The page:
Earlier this week the HECAT Work Package leads met for our regularly scheduled monthly meeting. This time we were primarily discussing a number of different deliverables which are due in the coming months, which brought out some interesting tangential discussions.
During this meeting we also had a chance to discuss the ethics of using so-called ‘big’ data within our project. Such conversations are not new, and were given a sudden impetus in the public sphere by the infamous Cambridge-Analytica scandal. While we won’t be mining data to generate revenue or influence elections, the question remains that social media is ubiquitous for participation in contemporary society. Many individuals are now aware that the data they give to social media companies is being sold to third parties. But – especially at this time, do we have a choice but to participate in social media?
COVID-19 has isolated us and cut many of us off from our normal support networks. Does this mean that it is acceptable to mine this data, because participants knowingly assume the risk? It seems murky. In addition to this there are questions of empirical and scientific accuracy, in many cases the data collected by these social media companies is more detailed and precise than that which is collected by governments or researchers. Consumers freely give to social media companies that which a researcher must have a signed consent form to acquire. Of course such debates are complex and layered, and as it wasn’t within the agenda of the meeting we agreed to shelve discussion for a later date.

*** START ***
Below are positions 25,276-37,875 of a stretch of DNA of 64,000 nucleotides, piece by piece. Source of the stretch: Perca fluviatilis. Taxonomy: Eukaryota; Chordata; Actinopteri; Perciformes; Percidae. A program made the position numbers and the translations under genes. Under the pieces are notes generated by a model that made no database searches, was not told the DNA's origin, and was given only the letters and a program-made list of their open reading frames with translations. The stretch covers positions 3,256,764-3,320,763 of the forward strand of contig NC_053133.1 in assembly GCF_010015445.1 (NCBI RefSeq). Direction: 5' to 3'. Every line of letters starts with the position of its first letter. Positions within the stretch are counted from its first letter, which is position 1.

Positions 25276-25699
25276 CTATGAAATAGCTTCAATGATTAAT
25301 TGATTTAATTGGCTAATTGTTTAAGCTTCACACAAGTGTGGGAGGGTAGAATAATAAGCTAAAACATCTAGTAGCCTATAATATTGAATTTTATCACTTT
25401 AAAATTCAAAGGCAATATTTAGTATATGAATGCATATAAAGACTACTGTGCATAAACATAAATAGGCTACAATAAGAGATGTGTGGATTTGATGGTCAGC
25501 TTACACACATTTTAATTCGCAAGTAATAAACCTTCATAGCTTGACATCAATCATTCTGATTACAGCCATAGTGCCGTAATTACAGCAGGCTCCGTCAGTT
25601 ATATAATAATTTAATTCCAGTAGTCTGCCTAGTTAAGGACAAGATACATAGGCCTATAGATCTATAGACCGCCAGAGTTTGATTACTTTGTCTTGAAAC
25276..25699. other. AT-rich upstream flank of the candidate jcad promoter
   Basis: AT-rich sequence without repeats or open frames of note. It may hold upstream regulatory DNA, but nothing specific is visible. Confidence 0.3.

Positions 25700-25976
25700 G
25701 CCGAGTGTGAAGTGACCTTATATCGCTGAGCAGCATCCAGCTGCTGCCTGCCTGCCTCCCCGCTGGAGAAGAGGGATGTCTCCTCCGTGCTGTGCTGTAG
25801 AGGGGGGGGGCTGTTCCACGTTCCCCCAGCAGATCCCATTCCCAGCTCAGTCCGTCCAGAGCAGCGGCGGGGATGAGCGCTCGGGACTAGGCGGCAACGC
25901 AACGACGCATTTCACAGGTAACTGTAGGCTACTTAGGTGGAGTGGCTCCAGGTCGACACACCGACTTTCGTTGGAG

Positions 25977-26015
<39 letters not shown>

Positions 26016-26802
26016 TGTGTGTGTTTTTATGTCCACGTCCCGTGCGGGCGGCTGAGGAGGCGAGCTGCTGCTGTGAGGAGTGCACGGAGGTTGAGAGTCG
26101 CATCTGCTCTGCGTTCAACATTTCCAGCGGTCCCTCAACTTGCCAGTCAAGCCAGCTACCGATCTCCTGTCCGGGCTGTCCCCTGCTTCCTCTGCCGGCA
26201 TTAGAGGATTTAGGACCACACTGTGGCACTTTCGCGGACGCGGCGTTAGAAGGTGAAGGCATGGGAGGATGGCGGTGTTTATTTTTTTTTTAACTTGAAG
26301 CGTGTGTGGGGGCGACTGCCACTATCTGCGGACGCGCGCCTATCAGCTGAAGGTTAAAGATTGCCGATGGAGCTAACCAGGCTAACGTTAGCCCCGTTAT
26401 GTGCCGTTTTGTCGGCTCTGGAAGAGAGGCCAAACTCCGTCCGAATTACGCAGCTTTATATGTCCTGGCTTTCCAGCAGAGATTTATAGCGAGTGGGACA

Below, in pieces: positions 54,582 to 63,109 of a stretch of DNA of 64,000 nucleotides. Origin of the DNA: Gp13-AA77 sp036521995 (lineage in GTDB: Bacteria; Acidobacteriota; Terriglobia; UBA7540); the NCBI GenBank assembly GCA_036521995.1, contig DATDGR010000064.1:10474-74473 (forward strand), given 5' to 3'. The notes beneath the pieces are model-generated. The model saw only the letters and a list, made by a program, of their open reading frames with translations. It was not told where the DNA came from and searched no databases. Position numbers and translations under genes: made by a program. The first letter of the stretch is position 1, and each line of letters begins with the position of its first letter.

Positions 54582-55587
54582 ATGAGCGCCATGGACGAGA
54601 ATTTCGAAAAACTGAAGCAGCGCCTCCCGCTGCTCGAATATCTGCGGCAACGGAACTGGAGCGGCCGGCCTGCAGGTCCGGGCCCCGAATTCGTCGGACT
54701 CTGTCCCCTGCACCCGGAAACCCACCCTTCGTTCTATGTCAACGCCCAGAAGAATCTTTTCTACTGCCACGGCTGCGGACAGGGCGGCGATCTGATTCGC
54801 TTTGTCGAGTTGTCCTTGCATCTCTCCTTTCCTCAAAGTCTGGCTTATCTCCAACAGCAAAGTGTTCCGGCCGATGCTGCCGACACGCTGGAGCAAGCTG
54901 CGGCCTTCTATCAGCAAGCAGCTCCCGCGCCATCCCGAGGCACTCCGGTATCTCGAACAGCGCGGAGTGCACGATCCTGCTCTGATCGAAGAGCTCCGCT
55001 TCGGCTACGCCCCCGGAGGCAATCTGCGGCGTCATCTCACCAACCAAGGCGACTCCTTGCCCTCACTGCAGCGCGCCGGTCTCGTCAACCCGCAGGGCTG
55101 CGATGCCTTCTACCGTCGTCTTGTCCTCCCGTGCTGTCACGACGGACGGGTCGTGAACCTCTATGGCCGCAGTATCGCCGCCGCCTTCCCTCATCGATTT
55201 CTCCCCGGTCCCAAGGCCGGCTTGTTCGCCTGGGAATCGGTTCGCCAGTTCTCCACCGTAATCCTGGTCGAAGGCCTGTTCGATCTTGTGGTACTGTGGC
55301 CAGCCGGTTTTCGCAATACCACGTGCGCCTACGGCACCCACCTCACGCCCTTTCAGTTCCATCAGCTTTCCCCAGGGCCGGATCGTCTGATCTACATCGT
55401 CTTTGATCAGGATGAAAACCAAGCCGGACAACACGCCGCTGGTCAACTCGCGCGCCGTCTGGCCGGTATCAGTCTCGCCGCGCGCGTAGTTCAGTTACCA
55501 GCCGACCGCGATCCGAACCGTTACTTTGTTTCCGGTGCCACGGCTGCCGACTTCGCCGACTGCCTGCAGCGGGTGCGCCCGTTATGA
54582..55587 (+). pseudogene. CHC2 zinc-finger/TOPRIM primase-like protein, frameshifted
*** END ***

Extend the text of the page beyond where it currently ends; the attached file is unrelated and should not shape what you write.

Though such observations run the risk of being trite, it is strange how quickly everyone seems to have settled into what is becoming known as the new normal. Consumerism has been relegated almost exclusively to the online medium, with companies like Amazon benefiting from the sudden vacuum of everyday shopping. Millions of people across the globe have been furloughed, or simply fired leading to an unprecedented strain on the welfare system. In ordinary times care is carefully rationed by the systems of social protection which have been built over decades or centuries – but COVID has seemingly bulldozed over this. Citizens (employed or not) still need to eat, pay their rent, bills, utilities, and simply survive. Only the state has the resources and organisational form necessary to ensure this. The state will survive the new normal, but will we?
Further questions have been thrown up around work and employment. Many people were told that it was impossible to work from home, yet at the first sign of trouble impossibilities have been rendered into realities. The 40 hour work week, a totally normalized way by which time is measured and progress is understood has been revealed to be arbitrary, and for many people unnecessary. Yet without a structured solution we seem rudderless, COVID has created an abundance of free time for those fortunate not to have been infected, but many complain of a nagging feeling of guilt or emptiness. We do not feel empowered to enjoy the free time created by the reduction or absence of work.
As researchers of unemployment we are fascinated by these questions, the answers will be complex and difficult, but for the moment the present is alive with the promise of possibility. We hope everyone is staying safe as the COVID-19 pandemic ticks over into another month, but we would also like to ask our readers – how are you finding the new normal?